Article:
The full name of this work is 'The New Moon; or, 'I've lost My Boat, You shan't have Your Hoop'. Contemporary critics made fun of the light hearted subtitle of this work, but it shows Turner’s fondness for children. The coastline in this work is the Kent coast at Margate, which is where Turner often stayed in his later years. Turner worked quickly on this painting. The seascape was partially painted while already in the frame.
Joseph Mallord William Turner
The New Moon; or, 'I've lost My Boat, You shan't have Your Hoop'
65.4 x 81.3 cm
Date of work
Oil paint on mahogany 65.4 x 81.3 cm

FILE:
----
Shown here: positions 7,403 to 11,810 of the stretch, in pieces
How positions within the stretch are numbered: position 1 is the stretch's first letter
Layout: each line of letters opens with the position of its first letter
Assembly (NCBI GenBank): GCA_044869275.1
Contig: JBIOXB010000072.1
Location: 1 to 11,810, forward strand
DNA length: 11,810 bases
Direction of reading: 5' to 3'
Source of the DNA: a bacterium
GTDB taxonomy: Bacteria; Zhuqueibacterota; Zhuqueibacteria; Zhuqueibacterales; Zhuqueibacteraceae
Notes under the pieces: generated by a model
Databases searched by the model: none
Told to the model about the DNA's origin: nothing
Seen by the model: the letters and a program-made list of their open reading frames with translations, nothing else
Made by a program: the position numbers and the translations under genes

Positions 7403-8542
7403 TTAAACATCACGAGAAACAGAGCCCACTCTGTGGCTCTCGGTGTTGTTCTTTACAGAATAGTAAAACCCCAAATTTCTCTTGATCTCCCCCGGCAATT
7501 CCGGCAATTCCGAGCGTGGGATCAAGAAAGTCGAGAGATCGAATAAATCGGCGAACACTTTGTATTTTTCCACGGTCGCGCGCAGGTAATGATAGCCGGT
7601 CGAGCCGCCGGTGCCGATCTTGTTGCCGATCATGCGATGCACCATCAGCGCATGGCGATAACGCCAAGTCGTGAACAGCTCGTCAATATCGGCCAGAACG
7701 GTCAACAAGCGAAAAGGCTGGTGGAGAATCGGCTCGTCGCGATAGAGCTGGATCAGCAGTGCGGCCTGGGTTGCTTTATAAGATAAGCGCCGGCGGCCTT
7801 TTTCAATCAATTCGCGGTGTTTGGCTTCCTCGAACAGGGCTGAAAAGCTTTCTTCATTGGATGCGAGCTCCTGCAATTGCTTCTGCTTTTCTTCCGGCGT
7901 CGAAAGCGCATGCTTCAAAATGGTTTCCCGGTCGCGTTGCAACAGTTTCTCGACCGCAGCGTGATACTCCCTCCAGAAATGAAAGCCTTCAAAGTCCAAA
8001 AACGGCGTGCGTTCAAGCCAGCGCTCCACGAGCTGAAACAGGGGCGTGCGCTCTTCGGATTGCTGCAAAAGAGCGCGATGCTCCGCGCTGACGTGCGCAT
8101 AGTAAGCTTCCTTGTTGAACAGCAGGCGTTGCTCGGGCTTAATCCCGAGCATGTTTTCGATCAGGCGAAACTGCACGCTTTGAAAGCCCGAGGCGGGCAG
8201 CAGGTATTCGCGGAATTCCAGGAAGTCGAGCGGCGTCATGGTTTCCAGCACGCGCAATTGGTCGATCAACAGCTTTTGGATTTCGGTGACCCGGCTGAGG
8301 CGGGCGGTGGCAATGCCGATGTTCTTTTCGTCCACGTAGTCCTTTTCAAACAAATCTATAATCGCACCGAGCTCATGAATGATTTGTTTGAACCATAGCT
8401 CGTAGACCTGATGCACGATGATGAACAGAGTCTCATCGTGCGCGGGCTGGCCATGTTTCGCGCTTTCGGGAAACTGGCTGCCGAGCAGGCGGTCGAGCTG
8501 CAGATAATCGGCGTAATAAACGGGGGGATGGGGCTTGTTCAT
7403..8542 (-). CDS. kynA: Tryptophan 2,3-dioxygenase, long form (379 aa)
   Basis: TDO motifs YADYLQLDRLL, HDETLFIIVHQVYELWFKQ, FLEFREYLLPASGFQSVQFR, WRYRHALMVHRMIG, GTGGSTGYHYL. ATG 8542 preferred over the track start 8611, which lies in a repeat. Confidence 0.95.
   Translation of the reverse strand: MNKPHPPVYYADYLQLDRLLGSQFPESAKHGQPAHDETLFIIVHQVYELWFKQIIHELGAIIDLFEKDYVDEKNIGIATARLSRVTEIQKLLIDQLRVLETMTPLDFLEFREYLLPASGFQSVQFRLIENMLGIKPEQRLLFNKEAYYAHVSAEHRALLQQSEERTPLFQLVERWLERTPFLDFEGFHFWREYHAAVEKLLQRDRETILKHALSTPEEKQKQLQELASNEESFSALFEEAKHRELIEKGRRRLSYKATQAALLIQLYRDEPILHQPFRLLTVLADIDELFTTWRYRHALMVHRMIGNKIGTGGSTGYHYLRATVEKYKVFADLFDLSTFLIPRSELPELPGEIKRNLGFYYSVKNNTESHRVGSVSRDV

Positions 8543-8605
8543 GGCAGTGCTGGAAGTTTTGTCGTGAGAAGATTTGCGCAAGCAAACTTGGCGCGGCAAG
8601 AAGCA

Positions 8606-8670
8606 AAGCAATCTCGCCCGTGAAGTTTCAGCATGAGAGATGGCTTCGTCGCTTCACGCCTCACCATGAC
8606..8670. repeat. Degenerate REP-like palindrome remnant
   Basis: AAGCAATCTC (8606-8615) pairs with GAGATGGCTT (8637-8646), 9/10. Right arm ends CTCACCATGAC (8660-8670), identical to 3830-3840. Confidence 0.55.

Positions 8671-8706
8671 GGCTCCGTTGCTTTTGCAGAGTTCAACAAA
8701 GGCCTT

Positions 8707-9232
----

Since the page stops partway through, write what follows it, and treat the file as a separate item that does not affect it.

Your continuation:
Joseph Mallord William Turner was born in London; he remained a Londoner and kept a Cockney accent all his life despite dominating British landscape painting throughout the first half of the 19th century. He established a reputation in the Royal Academy, first as a topographical watercolourist and then within a few years as a painter of sublime and historical landscapes. From the mid-1790s he settled on the routine he maintained for much of his life: touring in summer and working in the studio in the winter months. He opened his own gallery and had many patrons and admirers as well as detractors. After his death a large body of his works in oil and watercolour was given to the British nation, with many on show at Tate Britain.